Single Market – a concept barely spoken of outside the Westminster Bubble pre referendum and still hardly understood or deliberately misrepresented (straight bananas, an invention of Boris Johnson) by most commentators.  Put simply, it’s the rules of the market, from component sizes to label descriptions of thousands of products.  The same sort of things you’ll find in any street market licence or for that matter in Magna Carta, so beloved of Brexiters who’ve never read it.

Four Pillars – the fundamental pillars of the Single Market are the four freedoms of movement for goods, services, capital and people. The free movement of people is anathema to Brexiters.

Customs Union – like Single Market, hardly heard of until the last year.  Goods move inside the Customs Union without any import taxes (tariffs) whereas goods from outside, say from the USA, China and Japan have import duties slapped on them.

Norway Model – much talked about in the referendum, when Leave supporters pointed to Norway, a prosperous country that is in the Single Market but not in the EU.  Now denied by Brexiters, who want to leave the Single Market as part of the Brexit means Brexit mantra.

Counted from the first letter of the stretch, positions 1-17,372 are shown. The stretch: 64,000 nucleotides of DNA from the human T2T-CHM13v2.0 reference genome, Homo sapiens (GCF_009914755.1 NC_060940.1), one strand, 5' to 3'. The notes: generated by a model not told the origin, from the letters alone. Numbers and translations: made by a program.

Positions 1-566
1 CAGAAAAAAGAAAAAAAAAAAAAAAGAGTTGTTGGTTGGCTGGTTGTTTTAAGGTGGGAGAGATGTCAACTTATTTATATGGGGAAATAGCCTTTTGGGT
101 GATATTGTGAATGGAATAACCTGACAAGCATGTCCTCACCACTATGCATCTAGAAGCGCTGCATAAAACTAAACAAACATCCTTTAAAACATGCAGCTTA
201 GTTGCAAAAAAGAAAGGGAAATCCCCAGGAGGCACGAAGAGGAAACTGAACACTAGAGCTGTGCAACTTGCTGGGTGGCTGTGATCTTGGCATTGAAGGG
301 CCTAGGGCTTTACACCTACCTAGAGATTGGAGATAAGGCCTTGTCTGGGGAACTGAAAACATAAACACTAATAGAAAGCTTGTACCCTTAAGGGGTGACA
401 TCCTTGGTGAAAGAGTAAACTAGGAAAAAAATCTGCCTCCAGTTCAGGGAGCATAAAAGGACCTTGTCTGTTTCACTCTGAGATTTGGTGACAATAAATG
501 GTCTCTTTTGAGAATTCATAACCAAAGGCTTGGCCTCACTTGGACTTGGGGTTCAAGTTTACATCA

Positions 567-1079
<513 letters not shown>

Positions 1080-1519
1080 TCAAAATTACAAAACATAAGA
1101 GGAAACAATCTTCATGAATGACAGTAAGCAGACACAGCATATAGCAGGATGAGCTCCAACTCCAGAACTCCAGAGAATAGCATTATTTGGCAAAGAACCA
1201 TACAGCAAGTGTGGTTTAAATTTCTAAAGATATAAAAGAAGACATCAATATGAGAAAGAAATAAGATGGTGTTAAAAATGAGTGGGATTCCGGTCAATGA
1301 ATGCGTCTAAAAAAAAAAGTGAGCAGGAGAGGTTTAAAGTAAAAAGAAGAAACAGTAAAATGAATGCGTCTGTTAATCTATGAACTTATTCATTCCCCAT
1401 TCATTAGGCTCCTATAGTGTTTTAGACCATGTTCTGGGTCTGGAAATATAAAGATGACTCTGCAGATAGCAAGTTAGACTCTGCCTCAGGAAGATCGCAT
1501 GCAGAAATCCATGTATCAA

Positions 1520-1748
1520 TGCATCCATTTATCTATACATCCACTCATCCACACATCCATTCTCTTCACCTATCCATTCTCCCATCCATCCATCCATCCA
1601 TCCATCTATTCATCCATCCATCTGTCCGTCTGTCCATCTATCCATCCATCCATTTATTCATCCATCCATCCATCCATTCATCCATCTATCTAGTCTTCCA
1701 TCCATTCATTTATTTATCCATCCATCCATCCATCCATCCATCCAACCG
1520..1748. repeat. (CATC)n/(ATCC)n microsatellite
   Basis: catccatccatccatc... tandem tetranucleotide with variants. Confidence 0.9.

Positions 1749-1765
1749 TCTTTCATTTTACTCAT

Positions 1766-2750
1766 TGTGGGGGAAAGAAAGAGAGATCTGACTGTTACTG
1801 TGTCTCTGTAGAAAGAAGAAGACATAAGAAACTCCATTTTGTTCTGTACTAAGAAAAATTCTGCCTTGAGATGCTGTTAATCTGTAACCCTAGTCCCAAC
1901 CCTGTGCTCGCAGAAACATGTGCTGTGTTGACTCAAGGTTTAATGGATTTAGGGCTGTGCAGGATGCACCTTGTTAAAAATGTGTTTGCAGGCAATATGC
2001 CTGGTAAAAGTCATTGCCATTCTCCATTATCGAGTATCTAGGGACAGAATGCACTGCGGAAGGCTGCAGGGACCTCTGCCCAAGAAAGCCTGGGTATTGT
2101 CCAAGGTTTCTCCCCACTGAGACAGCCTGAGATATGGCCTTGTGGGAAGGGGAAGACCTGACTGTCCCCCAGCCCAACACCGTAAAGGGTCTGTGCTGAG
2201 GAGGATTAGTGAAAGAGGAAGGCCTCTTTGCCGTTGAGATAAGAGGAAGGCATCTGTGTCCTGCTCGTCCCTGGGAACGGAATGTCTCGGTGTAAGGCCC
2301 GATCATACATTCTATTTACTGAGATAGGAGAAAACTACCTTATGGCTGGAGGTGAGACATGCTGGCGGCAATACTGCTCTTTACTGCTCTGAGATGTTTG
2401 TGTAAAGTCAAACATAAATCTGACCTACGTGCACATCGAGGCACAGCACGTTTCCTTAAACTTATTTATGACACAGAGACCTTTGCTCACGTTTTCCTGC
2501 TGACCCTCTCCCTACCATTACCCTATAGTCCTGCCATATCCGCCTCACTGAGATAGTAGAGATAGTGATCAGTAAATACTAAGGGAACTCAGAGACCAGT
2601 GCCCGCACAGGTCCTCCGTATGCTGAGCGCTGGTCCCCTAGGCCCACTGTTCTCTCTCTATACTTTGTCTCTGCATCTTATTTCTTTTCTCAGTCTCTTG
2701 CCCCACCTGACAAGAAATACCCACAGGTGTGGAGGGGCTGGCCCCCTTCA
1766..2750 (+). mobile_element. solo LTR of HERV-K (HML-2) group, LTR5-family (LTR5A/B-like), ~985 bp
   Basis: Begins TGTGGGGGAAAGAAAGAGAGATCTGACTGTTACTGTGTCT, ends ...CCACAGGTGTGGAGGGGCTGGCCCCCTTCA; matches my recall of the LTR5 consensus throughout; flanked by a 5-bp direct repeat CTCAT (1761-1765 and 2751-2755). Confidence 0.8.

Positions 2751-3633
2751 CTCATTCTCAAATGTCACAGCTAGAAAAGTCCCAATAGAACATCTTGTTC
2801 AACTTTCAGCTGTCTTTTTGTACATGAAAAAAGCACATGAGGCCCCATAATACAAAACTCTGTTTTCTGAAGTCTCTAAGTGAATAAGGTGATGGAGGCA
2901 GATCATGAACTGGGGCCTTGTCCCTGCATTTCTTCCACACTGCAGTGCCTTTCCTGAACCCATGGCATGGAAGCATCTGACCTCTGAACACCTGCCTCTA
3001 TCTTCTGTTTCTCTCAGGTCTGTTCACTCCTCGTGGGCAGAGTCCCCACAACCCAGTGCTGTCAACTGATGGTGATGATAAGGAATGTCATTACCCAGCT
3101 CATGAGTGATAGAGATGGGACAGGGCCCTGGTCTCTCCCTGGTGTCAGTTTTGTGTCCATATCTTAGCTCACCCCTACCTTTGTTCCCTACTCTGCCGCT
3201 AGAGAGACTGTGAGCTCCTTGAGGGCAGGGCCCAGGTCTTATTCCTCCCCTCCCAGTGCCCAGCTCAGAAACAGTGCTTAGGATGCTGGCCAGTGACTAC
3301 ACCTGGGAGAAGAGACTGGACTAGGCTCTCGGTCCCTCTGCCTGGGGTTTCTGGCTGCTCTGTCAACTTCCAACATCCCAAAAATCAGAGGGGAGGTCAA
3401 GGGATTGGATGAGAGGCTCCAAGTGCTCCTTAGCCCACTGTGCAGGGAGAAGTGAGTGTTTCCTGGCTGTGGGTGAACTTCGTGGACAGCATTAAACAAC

Experts – a much derided group of people who gave warnings (dismissed as scaremongering) about the risks of Brexit.  Michael Gove, a minister once in charge of England’s schools, who fancies himself as an intellectual, famously said that the nation was tired of experts.

Tricky economicy words – used by Gove to describe difficulties put forward by ministers (or experts) trying to navigate the Brexit negotiations.  Seen by some as a pitch for the job of Chancellor, held by Phillip Hammond, a Remoaner.

Liberal Elite – experts and any well-educated people who disagree with Brexiters.  Mainly found in expensive houses in north London, Bristol and other university cities.